Anti-Pakistan?

9 May

The fear of big, bad India is a key factor in policy formulation in Pakistan, as it has always been. Whether it is our “Kashmir policy”, our interference in Afghanistan, or what is supposedly to be the stimulus for economic progress and growth in Pakistan, i.e. CPEC, every step we take, whether it is forward or backward, is shaped by security considerations tied to our neighbour.

It is unsurprising then that we would go so far as to glorify terrorists in our media. The same establishment that abducts bloggers, at its whim and fancy, and is feeding off a huge proportion of our budget is the very same institution that has made Ehsanullah Ehsan, a known terrorist responsible for the blood of thousands of Pakistanis, a “hero”: another one of the establishment’s blue-eyed boys.

The DG ISPR, on 26th April 2017, announced that Ehsanullah Ehsan had exposed “hostile foreign agenda” within Pakistan, and “designs to destabilize Pakistan”. It is truly alarming that Pakistan has one of the world’s best-ranked intelligence agencies, and yet it takes such immense pride in constantly being the victim of “hostile foreign agenda”. The military that has lost hundreds and thousands of lives to the terrorism that has gripped this country for decades now is the same military that allowed Ehsanullah Ehsan a prime time slot for his anti-India tale to be aired. One can try and take some time to digest that but to no avail.

US-based security expert, Arif Jamal recently told DW that the ISPR-released video of Ehsanullah Ehsan “has made a saint out of a top terrorist”. The fact is that it becomes largely irrelevant to the grander scheme of things that India is sending in funds, and possibly equipment, to train rogue elements within our own state. In the modern world, unfortunately, there is inter-state intrigue between even the most developed countries. Yet, in Pakistan, it seems like the national narrative is exactly where the military establishment wants it to be: stand united against India – nothing more, nothing less.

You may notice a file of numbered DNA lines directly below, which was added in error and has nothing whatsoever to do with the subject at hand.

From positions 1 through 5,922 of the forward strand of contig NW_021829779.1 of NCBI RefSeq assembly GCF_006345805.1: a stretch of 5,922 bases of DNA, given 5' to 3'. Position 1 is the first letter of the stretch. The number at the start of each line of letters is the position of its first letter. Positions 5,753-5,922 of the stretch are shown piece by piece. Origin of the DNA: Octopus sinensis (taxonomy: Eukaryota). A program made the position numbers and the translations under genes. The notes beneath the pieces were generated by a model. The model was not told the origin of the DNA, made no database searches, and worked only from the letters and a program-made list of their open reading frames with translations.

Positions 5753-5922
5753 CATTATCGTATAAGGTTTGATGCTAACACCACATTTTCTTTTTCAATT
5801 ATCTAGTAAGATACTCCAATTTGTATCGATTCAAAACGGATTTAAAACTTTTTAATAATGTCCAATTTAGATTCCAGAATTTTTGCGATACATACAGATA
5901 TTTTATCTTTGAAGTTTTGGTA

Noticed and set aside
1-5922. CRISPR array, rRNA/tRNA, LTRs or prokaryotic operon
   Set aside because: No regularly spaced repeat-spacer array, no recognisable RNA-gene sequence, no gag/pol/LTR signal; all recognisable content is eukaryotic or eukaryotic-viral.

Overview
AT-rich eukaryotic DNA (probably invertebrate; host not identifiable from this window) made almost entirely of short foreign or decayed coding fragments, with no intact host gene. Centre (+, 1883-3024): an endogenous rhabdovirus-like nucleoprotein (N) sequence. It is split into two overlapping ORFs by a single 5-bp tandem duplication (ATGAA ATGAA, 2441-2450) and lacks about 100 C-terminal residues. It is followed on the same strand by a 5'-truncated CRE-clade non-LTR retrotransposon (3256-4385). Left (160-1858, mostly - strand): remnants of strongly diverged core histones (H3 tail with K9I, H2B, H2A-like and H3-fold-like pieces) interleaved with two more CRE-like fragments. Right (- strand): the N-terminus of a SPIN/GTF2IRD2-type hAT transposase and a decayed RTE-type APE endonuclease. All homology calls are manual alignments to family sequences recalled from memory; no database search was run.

Without fear of India, of course, people would have the ability to ask far more pressing questions. Why are undemocratic institutions shaping domestic and foreign policy even today after a smooth transition between two democratic governments? Why is there no crack-down, whether through Radd-ul-Fasaad or otherwise, against known hate-preachers, such as Lal Masjid’s notorious Abdul Aziz, or Bol TV’s Aamir Liaqat? Why have there been no consequences for the DG ISPR’s announcement of the COAS’ rejection of the civil government’s report on Dawn leaks? The answers to these questions require us to break free of the shackles that our own establishment has placed on us, for no other reason but the fact that they sincerely and genuinely believe “national interest” is the military’s interest.

There is no denying Indian involvement in destabilizing Pakistan but the fact that we still use that as a reason not to protect ourselves, in the long-term, against this apparent threat is alarming. It is as though human lives are all interchangeable and mere tools to some greater policy design that has never even been coherently articulated or planned.